How to Make a Kayak More Buoyant: Important Tips to Try

Rolling over to the waters during kayaking can be funny, but not when your kayak was already filled with water! How can you reenter a sinking boat? You might think to bail it out or try pushing it back to shore, both of which are VERY tedious!

That’s why it’s important to learn how to make a kayak more buoyant to prevent further trouble if a worst-case situation arises. But how do you do that?

Fortunately, there are many ways to do so, so read on for the various tips and steps to follow!

How to Make a Kayak More Buoyant

When kayaks without the proper buoyancy capsize, water will weigh it down, causing it to sink or float under the surface. This can make actives difficult, and even pose a safety risk. That’s why proper buoyancy is important.

To add more buoyancy and avoid such situations, here are some methods to try:

Invest In Extra Equipment

Kayaks would float without the need for extra equipment. A sit-on-top kayak uses a sealed hull that’s completely unsinkable, while sit-in kayaks will float as long as water won’t come over its cockpit rim, flooding inside.

So why bother making you kayak more buoyant? It prevents the hull from filling when it capsizes, keeping it from sinking. While kayaks have sealed bulkhead in its rear to prevent sinking, adding more equipment made to increase buoyancy can help a lot.

There are helpful gears such as outriggers and stabilizers, which you can purchase from your sporting goods store. Make sure that they are compatible with your kayak and are easy to install, lasting for years of kayaking.

These tools are a surefire way to help keep your kayak more buoyant. However, this isn’t the cheapest method!

Use a Flotation Bag

One of the simplest methods to follow is to use a flotation bag. These are urethane-coated nylon bags that look like thick and triangular balloons. They are beneficial as they are designed to fit in the bow’s far ends and kayak’s sterns, which are free spaces that can’t be used as storage space.

While it has a simple design, these small flotation bags have small accessories that make it easy to use compared to other buoyancy methods. These bags have a long inflation tube which extends from the bag, so you’re able to inflate it while it’s wedged to the kayak to fill more space.

However, they still aren’t the cheapest method and are just as pricey compared to outriggers and stabilizers!

The Beach Ball Method

If you don’t have the extra cash to invest in kayak gear yet, no problem! There are other ways you can increase its buoyancy with outdoor items you have at home. One of them is your beach ball, as it isn’t as different compared to the kayak flotation bag.

You can quickly inflate the beach back for it to take up space in your kayak, preventing it from filling up with water in case of emergencies.

The problem with beach balls is that they are a spherical shape, which can’t fit in the kayak bow or stern. You’ll need to leave it deflated partially, and it may not stay in position. Furthermore, inflation itself can be an issue, as well as the risk of the ball slipping out in case of capsizing.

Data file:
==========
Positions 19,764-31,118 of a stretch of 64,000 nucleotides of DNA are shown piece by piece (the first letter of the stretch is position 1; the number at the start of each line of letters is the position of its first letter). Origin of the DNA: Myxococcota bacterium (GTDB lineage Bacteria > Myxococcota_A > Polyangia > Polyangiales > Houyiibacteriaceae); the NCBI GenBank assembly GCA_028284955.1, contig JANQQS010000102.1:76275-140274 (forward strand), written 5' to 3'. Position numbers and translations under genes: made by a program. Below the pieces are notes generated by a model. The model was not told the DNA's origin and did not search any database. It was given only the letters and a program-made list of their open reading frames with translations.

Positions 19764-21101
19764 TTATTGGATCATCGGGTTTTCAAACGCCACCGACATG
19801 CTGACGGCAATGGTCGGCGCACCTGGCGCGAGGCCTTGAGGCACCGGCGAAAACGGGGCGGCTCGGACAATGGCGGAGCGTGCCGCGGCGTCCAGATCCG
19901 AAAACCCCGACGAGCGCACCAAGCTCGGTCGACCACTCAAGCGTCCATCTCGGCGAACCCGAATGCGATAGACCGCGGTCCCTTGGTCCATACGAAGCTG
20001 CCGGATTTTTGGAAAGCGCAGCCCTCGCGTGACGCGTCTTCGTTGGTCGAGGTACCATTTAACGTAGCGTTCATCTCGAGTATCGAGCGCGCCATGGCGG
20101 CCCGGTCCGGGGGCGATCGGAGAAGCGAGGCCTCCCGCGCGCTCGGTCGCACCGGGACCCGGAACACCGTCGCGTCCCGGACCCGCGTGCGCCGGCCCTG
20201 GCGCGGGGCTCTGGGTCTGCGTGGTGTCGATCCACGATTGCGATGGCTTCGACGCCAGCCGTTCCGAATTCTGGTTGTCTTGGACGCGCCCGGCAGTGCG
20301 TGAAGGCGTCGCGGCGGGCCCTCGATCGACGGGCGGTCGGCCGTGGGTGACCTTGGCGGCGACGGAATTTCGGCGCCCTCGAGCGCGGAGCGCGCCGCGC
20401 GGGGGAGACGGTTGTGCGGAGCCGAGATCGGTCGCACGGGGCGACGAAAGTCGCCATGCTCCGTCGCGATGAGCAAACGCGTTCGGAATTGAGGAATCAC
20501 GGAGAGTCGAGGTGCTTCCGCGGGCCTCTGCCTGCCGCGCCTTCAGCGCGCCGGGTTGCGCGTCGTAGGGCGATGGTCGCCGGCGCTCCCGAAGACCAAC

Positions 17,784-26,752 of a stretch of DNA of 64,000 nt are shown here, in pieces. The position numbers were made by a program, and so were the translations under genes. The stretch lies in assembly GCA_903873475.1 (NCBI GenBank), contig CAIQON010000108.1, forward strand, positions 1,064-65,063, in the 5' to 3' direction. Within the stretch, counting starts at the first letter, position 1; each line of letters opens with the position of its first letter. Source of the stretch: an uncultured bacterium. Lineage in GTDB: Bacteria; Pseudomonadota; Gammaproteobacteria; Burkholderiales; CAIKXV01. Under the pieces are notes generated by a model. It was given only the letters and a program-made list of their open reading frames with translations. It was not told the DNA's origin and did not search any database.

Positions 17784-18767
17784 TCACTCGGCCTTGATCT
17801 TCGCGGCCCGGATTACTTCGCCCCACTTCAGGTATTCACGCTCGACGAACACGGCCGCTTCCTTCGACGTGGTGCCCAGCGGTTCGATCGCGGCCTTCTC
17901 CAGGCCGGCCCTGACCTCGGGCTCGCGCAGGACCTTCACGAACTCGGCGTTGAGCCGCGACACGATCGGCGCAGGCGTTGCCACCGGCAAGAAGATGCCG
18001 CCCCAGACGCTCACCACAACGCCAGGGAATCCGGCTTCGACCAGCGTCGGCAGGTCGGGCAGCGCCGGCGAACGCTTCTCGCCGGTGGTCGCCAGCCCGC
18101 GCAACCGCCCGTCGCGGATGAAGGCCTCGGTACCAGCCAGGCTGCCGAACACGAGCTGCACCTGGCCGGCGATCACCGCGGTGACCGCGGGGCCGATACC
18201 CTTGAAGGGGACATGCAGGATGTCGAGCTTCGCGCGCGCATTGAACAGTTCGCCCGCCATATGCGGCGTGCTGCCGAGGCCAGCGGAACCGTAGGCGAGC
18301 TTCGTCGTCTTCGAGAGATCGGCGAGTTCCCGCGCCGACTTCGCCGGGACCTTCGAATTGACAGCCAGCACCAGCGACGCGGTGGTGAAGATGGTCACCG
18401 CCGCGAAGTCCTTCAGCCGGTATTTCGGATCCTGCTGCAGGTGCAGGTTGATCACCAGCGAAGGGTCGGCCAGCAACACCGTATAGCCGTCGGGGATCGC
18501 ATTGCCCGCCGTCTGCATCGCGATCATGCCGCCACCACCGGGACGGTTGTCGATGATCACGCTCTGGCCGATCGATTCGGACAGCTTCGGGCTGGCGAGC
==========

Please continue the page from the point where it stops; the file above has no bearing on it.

It isn’t the best solution compared to the kayak flotation bag, but it’s better than nothing and a cheaper option.

The Pool Noodle Method

If you don’t have a beach ball and still have a budget, then you can use pool noodles. These are designed to keep heads above water, so they can also help prevent kayaks from going under.

These are great options as noodles are customizable. You can cut the noodles to fit the kayak’s ends better than beach balls. This will have it closely resemble the flotation bag’s shape without the need for flotation. Just make sure you select the right type of pool noodle that does NOT absorb water.

Read More: How Much Wind Is Too Much For Kayaking? Stay Safe and Prepared!

Do you want to learn more about how to make a kayak more buoyant and functional, check out this helpful video:

Wrapping It Up

When you learn how to make a kayak more buoyant, it can prevent it from sinking, making it easier to reenter when capsized. While there are different options to choose from, the best one to follow should be based on your budget, personal preference, and what you think is best for the kayak. Fortunately, most of these methods are quite affordable and easy to do!

I hope that this article on how to make a kayak more buoyant helped you out tremendously! Now that you’re familiar with the methods, try any of them out and let me know how it goes.

2 thoughts on “How to Make a Kayak More Buoyant: Important Tips to Try”

  1. A huge modder of everything speaking here. It’s worth noting that you shouldn’t cut or remove existing kayak buoyancy devices without replacing them with something of equal or greater buoyancy characteristics!

  2. I’m interested in the “Pool Noodle Method”. But “right type of pool noodle that does NOT absorb water.”? Why would they even make a pool noodle that does absorb? I’m thinking of hot gluing 2 in each end of the boat. Attaching a manual bilge pump to a place thats reachable while submerged. We are in our 60’s and kinda fat, so….


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